Verizon eliminates contracts, simplifies pricing for DSL bundles

Verizon (NYSE: VZ) is once again trying to lure new subscribers to its DSL service to compete with cable by eliminating contract fees and simplifying their bundle packages.

Looking to simplify its pricing to retain and increase its DSL base, Verizon says the new non-contract and HSI speed tiers are all about simplifying its copper-based bundled offerings. This follows a move by Verizon to eliminate contracts on its FiOS Fiber to the Premises (FTTP)-based service last year.

"We had a number of short-term two to three month promotional offers, and I think customers were always waiting for the next thing, so we decided to remove those promotions and come up with simple, everyday low pricing similar to Wal-Mart," said Rick Yorra, manager of national consumer market strategy, Verizon.

Under the new simplified plan, Verizon will offer two initial double-play DSL service pricing tiers: Basic HSI and Enhanced HSI.

Offering speeds of 500 Kbps to 1 Mbps for everyday Internet activity such as sending e-mails and online shopping, the basic HSI bundle tier includes one of two unlimited local and long-distance voice services for $34.99 a month.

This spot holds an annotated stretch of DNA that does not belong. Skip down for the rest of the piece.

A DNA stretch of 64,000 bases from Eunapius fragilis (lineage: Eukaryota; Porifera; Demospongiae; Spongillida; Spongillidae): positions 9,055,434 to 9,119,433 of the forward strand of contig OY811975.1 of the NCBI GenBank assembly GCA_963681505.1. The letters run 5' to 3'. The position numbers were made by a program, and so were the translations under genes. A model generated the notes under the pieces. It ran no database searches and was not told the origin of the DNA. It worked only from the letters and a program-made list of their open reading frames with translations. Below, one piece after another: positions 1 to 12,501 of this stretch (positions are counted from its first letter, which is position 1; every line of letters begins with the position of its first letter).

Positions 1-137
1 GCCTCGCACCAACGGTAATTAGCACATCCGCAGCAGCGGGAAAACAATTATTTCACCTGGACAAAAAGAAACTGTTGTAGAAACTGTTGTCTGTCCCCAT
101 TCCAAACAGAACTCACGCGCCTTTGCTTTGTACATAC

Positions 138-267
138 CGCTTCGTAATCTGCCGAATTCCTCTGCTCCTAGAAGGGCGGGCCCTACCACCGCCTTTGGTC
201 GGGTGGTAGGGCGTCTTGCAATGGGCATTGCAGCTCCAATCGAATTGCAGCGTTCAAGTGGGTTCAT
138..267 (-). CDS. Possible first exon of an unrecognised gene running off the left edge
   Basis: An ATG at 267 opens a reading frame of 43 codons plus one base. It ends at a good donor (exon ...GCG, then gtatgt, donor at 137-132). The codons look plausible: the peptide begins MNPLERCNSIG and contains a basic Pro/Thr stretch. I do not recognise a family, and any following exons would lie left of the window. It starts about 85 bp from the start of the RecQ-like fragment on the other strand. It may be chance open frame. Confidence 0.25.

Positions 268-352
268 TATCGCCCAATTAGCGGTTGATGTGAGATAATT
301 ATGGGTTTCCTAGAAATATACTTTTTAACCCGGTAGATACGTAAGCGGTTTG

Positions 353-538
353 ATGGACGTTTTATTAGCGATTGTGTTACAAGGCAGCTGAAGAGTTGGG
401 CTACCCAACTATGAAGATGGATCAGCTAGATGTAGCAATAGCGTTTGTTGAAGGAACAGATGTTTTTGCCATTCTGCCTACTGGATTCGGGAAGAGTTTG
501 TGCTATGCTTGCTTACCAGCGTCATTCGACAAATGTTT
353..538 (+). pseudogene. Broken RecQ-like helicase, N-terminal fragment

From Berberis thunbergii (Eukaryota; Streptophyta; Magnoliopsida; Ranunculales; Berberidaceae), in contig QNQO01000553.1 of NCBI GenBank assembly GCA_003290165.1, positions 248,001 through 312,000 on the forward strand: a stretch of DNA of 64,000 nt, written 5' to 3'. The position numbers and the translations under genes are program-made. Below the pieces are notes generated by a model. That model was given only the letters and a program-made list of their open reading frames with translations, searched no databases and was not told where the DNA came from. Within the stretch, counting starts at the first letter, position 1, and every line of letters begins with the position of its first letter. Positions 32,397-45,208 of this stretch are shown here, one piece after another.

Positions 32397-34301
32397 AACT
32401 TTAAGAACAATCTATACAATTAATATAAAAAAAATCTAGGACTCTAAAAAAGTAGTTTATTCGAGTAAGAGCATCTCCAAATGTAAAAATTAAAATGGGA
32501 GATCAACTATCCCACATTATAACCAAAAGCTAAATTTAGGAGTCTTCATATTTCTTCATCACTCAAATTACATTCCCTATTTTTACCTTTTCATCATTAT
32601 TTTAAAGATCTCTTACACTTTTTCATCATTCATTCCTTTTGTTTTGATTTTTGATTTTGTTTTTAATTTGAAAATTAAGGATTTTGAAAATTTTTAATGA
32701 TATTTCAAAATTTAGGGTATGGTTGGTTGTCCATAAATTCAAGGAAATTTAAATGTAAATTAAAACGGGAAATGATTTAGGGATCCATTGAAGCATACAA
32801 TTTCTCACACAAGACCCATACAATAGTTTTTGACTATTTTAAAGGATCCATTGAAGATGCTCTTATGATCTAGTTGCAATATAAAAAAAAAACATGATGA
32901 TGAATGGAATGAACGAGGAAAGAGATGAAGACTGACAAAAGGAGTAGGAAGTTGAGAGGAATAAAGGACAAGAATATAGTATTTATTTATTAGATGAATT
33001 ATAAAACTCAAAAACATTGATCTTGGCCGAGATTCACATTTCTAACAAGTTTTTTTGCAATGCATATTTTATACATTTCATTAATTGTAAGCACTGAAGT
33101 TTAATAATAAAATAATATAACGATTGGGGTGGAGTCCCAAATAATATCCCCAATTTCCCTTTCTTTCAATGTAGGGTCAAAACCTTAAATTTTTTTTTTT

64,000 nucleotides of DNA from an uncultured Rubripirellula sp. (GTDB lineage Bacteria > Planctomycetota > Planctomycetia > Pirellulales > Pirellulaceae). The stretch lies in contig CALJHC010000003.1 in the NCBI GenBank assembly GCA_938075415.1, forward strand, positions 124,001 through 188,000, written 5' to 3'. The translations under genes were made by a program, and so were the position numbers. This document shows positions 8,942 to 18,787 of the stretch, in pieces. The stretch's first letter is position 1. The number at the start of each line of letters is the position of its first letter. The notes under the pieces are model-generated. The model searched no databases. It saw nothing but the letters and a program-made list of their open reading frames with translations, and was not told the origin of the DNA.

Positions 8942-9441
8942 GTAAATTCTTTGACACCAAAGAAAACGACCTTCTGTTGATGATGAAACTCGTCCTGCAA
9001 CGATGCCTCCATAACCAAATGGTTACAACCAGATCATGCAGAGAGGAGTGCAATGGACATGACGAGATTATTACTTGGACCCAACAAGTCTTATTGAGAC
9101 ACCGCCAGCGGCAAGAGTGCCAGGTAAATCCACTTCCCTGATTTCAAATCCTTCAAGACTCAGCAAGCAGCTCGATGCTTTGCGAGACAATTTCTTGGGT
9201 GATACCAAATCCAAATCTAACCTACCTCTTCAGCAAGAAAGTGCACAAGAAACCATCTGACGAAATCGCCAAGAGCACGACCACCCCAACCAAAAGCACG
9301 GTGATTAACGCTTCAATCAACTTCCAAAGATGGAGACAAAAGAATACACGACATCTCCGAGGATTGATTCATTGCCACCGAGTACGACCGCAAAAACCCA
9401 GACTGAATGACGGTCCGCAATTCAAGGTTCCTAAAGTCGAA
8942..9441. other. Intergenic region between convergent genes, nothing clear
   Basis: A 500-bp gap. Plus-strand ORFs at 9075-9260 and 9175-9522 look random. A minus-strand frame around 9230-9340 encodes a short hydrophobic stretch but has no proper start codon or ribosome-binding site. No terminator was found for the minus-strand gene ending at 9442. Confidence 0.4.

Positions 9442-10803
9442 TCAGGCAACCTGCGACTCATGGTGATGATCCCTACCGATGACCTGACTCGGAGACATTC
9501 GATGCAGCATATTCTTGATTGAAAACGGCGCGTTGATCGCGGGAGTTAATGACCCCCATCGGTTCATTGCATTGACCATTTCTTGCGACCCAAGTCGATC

The Enhanced HSI offering offers a wider range of DSL speeds from as low as 1.1 Mbps up to 15 Mbps. Of course, available speeds depend on how far away a particular customer is from the nearest Central Office (CO) for $59.99 a month.

However, pricing for any speed purchased on the Enhanced HSI tier will be the same.

"If we do a loop qualification on your phone line for DSL and you qualify for 15 Mbps, we'll give you 15 Mbps, but it will be the same price point if you could only get 3 Mbps," Yorra said. "Prior to this new offering, there was a premium if you purchased 7 Mbps and another premium for 15 Mbps, but we know that customers want the fastest speed and felt we don't want them to pay a premium for that."

Customers can then add DirecTV (Nasdaq: DTV), which does require their own separate 2-year contract, to their bundle. The initial DirecTV offering is priced at $25, with the option to purchase additional features such as DVR service and Choice Ultimate with DVR and HD for an additional $39 and $47, respectively.

Given the ongoing battles Verizon is facing from cable operators like Comcast (Nasdaq: CMCSA), which now offers its 105 Mbps DOCSIS 3.0 service in nine markets, Verizon needs a simplified pricing as a competitive weapon.     

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